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Crimes by BATFE informants not tracked

Tuesday, October 9, 2012

The nation's top drug and gun enforcement agencies do not track how often they give their informants permission to break the law on the government's behalf.
U.S. Justice Department rules put strict limits on when and how agents at the FBI, Drug Enforcement Administration, and Bureau of Alcohol, Tobacco, Firearms and Explosives can authorize their informants    often drawn from the ranks of the criminals they are investigating    to commit a crime. But both the ATF and DEA acknowledged, in response to open records requests and in written statements, that they do not track how often such permission is given.
That routine, if controversial, tactic has come under renewed scrutiny in the wake of the bungled "Fast and Furious" gun  trafficking investigation, which allowed 2,000 weapons to fall into the hands of Mexican drug cartels and other criminals. A report by the Justice Department's Inspector General found that ATF agents failed to get authorization from their superiors before they allowed gun dealers to sell weapons to suspected cartel operatives.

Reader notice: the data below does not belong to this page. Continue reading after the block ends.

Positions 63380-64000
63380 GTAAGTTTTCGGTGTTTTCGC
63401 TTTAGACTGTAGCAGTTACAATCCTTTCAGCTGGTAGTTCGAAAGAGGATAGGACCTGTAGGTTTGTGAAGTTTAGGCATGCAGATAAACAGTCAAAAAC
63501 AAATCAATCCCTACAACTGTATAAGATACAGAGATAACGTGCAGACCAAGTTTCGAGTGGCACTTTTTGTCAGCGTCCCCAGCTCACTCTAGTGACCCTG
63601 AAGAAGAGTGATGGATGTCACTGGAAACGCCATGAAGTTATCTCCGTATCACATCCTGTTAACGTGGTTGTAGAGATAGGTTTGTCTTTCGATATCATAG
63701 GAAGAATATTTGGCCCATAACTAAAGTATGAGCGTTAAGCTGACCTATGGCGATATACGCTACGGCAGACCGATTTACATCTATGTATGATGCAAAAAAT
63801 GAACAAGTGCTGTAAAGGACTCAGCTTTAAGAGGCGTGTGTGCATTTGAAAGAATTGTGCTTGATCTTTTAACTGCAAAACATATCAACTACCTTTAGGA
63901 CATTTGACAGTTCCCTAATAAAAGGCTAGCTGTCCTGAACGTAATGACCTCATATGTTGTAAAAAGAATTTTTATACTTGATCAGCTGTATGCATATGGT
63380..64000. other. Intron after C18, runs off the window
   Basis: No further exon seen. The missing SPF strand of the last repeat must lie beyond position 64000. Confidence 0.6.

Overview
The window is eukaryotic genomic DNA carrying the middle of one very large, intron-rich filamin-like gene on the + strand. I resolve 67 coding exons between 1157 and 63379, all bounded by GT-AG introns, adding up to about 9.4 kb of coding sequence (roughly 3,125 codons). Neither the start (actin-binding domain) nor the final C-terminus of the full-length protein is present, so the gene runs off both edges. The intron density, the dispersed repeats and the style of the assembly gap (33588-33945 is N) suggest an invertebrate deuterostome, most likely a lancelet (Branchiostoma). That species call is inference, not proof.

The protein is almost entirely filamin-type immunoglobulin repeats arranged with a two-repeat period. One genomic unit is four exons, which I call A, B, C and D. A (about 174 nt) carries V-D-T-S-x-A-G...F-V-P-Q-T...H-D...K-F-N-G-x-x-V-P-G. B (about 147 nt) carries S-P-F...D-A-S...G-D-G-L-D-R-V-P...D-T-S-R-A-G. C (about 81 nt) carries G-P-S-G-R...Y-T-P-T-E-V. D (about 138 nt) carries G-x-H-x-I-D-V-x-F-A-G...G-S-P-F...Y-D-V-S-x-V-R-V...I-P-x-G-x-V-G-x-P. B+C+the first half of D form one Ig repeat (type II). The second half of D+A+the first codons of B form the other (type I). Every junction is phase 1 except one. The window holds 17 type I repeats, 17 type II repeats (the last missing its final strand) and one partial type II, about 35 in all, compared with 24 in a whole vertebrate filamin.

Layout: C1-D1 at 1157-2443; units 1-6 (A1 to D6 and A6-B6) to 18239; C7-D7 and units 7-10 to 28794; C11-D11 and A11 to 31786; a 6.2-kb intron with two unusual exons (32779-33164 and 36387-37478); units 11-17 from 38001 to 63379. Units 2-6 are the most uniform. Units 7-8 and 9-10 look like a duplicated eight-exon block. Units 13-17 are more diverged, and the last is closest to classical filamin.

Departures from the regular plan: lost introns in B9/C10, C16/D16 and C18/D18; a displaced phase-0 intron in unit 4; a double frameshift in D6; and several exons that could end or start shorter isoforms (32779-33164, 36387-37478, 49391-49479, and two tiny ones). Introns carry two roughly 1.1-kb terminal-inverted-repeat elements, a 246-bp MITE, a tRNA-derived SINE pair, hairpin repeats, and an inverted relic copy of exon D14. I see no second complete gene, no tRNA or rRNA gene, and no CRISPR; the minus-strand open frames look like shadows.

Read the article: USA Today

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NRA ILA

Established in 1975, the Institute for Legislative Action (ILA) is the "lobbying" arm of the National Rifle Association of America. ILA is responsible for preserving the right of all law-abiding individuals in the legislative, political, and legal arenas, to purchase, possess and use firearms for legitimate purposes as guaranteed by the Second Amendment to the U.S. Constitution.